In the July 10, 2015 Order, the FCC considered whether to allow an exemption to the prior express consent requirement for financial and health care alerts (i.e., autodialed calls to cell phones and text messages) and, if so, under what circumstances. The FCC attempted to strike a balance between consumers’ legitimate needs for time-sensitive information against potential invasions of their privacy rights. In the end, the petitioners—the American Bankers Association (ABA), on the one hand, and the American Association of Healthcare Administrative Management (AAHAM), on the other—got some, but not all, of the relief they had requested.
Financial Alerts: The FCC accepted the ABA’s request to exempt alerts concerning: “(1) transactions and events that suggest a risk of fraud or identity theft; (2) possible breaches of the security of customers’ personal information; (3) steps consumers can take to prevent or remedy harm caused by data security breaches; and (4) actions needed to arrange for receipt of pending money transfers.” The ABA argued that “98 percent of text messages are opened within three minutes of delivery, and that this can ‘enabl[e] consumers and financial institutions to react promptly to time-critical information and contain any potential damage that might be caused by a fraudulent transaction, data security breach or other event.” The FCC found this compelling, and noted that, with respect to the various alerts at issue, “seconds count” in terms of providing the necessary information to consumers, along with the opportunity to mitigate harm (or, in the case of money transfers, to receive funds quickly).
However, the FCC determined that limitations were necessary to protect consumers’ privacy rights. Thus, the alerts are exempt, except that: (1) the alerts must be sent to the cell number provided by the customer; (2) the alerts must state the name and contact information of the financial institution (and, on calls, the disclosure must be made at the beginning); (3) the alerts are strictly limited to the four purposes stated above and must not contain any “telemarketing, cross-marketing, solicitation, debt collection or advertising content”; (4) the alerts must be concise (one minute or less for voice messages, unless more time is needed for customer responses or questions, and texts must be 160 characters or less); (5) no more than three alerts may be sent per event over a three-day period for an impacted account; (6) the financial institution must provide specific opt-out mechanisms for calls and texts; and (7) opt out requests must be honored immediately. Also, and importantly, the exemption applies only if the alerts are not charged to the recipient in any fashion, including being counted against any carrier plan limits.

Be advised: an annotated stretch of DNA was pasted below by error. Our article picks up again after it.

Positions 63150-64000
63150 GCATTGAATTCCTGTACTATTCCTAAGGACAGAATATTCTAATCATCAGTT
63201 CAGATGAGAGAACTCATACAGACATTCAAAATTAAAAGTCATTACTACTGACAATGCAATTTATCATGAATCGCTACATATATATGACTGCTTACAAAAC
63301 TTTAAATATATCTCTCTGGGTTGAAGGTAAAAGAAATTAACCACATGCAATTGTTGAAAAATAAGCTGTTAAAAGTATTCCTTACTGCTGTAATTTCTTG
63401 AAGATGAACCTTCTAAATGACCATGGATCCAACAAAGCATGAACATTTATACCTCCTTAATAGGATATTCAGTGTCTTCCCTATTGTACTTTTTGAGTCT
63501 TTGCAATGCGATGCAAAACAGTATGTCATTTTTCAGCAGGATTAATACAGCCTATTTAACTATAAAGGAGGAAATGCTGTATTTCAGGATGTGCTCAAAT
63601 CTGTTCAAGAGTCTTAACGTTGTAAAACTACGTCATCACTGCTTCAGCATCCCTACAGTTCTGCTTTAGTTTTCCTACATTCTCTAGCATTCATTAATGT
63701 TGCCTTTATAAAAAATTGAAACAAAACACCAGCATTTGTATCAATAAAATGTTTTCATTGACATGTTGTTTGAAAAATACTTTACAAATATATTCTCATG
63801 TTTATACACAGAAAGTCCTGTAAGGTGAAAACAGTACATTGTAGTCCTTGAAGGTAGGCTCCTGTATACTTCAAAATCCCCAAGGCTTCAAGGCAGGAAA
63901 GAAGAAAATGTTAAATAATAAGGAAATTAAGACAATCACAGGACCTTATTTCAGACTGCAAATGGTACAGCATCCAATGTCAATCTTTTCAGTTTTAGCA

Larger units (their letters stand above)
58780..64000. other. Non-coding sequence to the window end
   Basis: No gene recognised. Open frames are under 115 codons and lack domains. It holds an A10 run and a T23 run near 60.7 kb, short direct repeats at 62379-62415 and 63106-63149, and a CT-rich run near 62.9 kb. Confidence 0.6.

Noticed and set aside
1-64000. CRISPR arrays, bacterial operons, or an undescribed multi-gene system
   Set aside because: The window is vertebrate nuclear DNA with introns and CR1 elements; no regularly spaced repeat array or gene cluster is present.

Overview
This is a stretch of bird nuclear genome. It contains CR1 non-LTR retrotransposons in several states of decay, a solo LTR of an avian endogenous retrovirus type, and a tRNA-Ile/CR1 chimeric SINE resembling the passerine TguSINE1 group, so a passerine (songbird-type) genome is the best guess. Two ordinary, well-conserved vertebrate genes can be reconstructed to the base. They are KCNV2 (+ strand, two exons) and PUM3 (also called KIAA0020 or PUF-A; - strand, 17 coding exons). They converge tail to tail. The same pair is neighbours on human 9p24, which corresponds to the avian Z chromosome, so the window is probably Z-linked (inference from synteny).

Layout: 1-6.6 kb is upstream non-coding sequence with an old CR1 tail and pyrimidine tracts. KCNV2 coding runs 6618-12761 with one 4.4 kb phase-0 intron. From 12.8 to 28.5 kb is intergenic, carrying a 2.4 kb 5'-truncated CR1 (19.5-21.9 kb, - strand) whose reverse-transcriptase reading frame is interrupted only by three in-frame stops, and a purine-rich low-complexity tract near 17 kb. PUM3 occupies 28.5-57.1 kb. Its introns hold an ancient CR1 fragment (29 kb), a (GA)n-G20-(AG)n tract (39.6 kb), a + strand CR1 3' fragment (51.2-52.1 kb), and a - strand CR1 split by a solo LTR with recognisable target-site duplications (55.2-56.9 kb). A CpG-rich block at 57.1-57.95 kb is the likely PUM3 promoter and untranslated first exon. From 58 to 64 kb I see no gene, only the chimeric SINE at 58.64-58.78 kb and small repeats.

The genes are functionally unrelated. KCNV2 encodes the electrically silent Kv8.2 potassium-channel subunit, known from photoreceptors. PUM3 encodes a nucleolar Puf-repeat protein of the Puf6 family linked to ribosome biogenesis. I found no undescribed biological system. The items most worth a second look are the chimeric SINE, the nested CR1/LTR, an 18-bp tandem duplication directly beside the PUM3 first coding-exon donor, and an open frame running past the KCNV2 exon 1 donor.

Health care Alerts: The AAHAM raised several unique issues, including that a person might be incapacitated and, thus, unable to provide consent, and a third-party intermediary might then seek to act for that person. AAHAM also asked the FCC to find that, for alerts subject to the Health Insurance Portability and Accountability Act (HIPAA), a consent provided to the health care provider also would extend to alerts “by or on behalf of the ‘covered entity’ as well as its ‘business associates.’”
The FCC provided a circumspect clarification on the HIPAA issue: “[P]rovision of a phone number to a healthcare provider constitutes prior express consent for healthcare calls subject to HIPAA by a HIPAA-covered entity and business associates acting on its behalf, as defined by HIPAA, if the covered entities and business associates are making calls with the scope of the consent given, and absent instructions to the contrary.” The FCC also found that consent “to make healthcare calls subject to HIPAA” may be obtained through an intermediary for an incapacitated person, but only until the person is capable of providing his own consent.
Further, as with financial alerts, the FCC granted an exemption to the prior express consent requirement for certain alerts where “there is exigency and . . . a healthcare treatment purpose,” as follows: “appointment and exam confirmations and reminders, wellness checkups, hospital pre-registration instructions, pre-operative instructions, lab results, post-discharge follow-up intended to prevent readmission, prescription notifications and home healthcare instructions.” At the same time, though, the FCC warned that HIPAA privacy rules will control the content of alerts, noting a statement from a commenter that “‘the information provided in these exempted [alerts] must not be of such a personal nature that it would violate the privacy’ of the patient if, for example, another person received the message.” In addition, andimportantly, the exemption is subject to a set of limitations parallel to those discussed above with respect to financial alerts.
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Overall, in the Order, the FCC gave important tools to financial institutions and health care providers in conveying information that consumers need on a time-sensitive basis. However, the burden of compliance from the detailed requirements of the limitations on the exemption will be significant. In particular, the value of the Order will be determined based on the companies’ ability to work with carriers to ensure that the alerts are free to the end user. On this, as with many other issues addressed by the Order, time will tell.